American Game Birds

Illustrating More Than One Hundred Species In Natural Colors

By Chester A. Reed

Page 22

ROSS GOOSE (Chen rossi). This is by far the smallest of our geese, measuring but 21 in. in length, about the same size as the Mallard. The greatest difference between this species and Snow Geese, besides size, lies in the bill, which has less prominent teeth, little or no black along the open sides and which is studded about the base with numerous little carunculations. The breeding grounds are unknown, but are supposed to be north of Mackenzie. It is regarded as quite a rare bird, but sometimes appears in considerable numbers in California during winter.


EMPEROR GOOSE (Philacte canagica). We have not figured this species since it is found in such a restricted and little visited area, it occurring only on the Alaskan coast chiefly north of the Aleutian Islands. It is a handsome species, the sexes as usual being alike in plumage. The white head is relieved by a black throat which shades into the bluish, slate-colored body, each feather of which is edged with black and white so as to produce a very scaly effect.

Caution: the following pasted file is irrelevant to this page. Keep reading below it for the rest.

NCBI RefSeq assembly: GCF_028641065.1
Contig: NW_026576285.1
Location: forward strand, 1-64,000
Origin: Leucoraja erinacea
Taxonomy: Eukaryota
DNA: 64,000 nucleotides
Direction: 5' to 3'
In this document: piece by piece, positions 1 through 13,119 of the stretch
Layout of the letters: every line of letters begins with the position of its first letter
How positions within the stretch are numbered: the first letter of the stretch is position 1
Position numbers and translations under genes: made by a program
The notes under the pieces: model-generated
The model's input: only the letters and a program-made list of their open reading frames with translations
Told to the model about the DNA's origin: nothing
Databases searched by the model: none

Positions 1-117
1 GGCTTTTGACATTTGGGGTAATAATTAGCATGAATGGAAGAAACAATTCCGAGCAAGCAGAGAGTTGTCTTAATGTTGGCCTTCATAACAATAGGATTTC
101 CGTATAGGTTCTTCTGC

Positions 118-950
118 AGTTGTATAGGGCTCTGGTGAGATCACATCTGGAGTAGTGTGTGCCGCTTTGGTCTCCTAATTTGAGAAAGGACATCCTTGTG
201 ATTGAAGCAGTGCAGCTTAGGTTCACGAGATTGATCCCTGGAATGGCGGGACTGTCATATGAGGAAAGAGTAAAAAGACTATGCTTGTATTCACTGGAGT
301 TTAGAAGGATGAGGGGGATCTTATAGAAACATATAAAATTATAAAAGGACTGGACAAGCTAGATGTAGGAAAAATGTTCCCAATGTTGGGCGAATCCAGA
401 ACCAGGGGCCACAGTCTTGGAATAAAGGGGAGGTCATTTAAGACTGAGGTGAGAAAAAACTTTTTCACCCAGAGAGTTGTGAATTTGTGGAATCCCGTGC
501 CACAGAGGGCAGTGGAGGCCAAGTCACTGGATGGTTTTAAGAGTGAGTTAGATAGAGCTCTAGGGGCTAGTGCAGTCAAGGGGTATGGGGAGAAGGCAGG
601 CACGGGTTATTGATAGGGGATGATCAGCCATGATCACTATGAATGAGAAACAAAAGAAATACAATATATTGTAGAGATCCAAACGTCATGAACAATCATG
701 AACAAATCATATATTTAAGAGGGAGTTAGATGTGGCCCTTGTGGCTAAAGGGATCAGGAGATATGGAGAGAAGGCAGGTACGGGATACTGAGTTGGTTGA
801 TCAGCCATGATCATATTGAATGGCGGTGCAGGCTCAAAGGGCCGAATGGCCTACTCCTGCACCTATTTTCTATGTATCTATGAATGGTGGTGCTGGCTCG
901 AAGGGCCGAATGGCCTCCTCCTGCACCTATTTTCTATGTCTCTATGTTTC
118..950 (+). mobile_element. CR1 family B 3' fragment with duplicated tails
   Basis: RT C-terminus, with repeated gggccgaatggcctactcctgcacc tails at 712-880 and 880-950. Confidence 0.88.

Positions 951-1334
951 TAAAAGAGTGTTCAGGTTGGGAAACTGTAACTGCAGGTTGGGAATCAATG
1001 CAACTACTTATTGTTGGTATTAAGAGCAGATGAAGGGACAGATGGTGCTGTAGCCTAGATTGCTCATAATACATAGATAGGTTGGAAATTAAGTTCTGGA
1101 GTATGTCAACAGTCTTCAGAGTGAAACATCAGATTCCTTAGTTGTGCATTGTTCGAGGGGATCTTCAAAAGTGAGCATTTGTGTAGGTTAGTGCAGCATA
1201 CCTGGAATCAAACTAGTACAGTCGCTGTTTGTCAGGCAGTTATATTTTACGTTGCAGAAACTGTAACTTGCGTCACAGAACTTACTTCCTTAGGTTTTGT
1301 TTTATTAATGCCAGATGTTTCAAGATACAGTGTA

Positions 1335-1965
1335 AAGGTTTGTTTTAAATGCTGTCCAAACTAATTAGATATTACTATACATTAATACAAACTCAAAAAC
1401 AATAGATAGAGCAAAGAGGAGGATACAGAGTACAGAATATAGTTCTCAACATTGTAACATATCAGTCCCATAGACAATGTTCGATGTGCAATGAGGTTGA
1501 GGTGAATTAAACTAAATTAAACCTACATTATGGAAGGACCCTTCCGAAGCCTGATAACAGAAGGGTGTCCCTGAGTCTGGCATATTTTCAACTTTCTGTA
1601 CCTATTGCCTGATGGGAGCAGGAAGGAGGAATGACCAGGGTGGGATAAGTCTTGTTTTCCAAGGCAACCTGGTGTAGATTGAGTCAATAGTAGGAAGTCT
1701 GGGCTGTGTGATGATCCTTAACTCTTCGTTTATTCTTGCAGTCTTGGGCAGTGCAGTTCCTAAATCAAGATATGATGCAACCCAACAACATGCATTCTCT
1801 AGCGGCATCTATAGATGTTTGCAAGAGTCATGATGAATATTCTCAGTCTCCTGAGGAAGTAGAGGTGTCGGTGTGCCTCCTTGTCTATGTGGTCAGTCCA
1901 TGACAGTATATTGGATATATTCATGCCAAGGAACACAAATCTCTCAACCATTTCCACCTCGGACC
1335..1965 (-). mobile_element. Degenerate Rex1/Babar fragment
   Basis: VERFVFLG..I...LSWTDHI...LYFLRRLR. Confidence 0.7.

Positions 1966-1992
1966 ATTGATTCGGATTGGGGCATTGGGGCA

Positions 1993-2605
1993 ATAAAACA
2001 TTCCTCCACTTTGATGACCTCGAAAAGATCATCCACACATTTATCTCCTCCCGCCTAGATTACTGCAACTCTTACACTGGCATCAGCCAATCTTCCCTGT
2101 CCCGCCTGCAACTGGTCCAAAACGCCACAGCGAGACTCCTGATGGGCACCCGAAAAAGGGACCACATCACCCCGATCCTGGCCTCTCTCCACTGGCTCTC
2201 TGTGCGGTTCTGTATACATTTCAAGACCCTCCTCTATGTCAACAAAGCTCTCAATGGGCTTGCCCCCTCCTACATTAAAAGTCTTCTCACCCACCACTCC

WHITE-FRONTED GEESE (Anser albifrons gambeli). In the interior and western portions of America this is one of the most abundant species of geese, but on the Atlantic seaboard they are only of casual occurrence. They breed near the Arctic coast, west of Hudson Bay, and pass the winter months in the lower Mississippi Valley and on the Pacific coast.

     White-fronted Geese are very noisy, their loud and continued cackling being responsible for their being known quite commonly as "Laughing Geese." They are less often called "Pied Brant." When young birds first arrive from the north, they are not timid, and many are killed, but they soon become very shy and difficult to approach. When feeding, they post sentinels to warn the rest of the flock of approaching danger. Most of them are secured by hunters who ambush them on the way to and from their feeding grounds. Their mode of flight is a V-shaped formation, the bird at the apex leading the way until tired and then falling back to the end of the line and allowing a new leader to break the wind.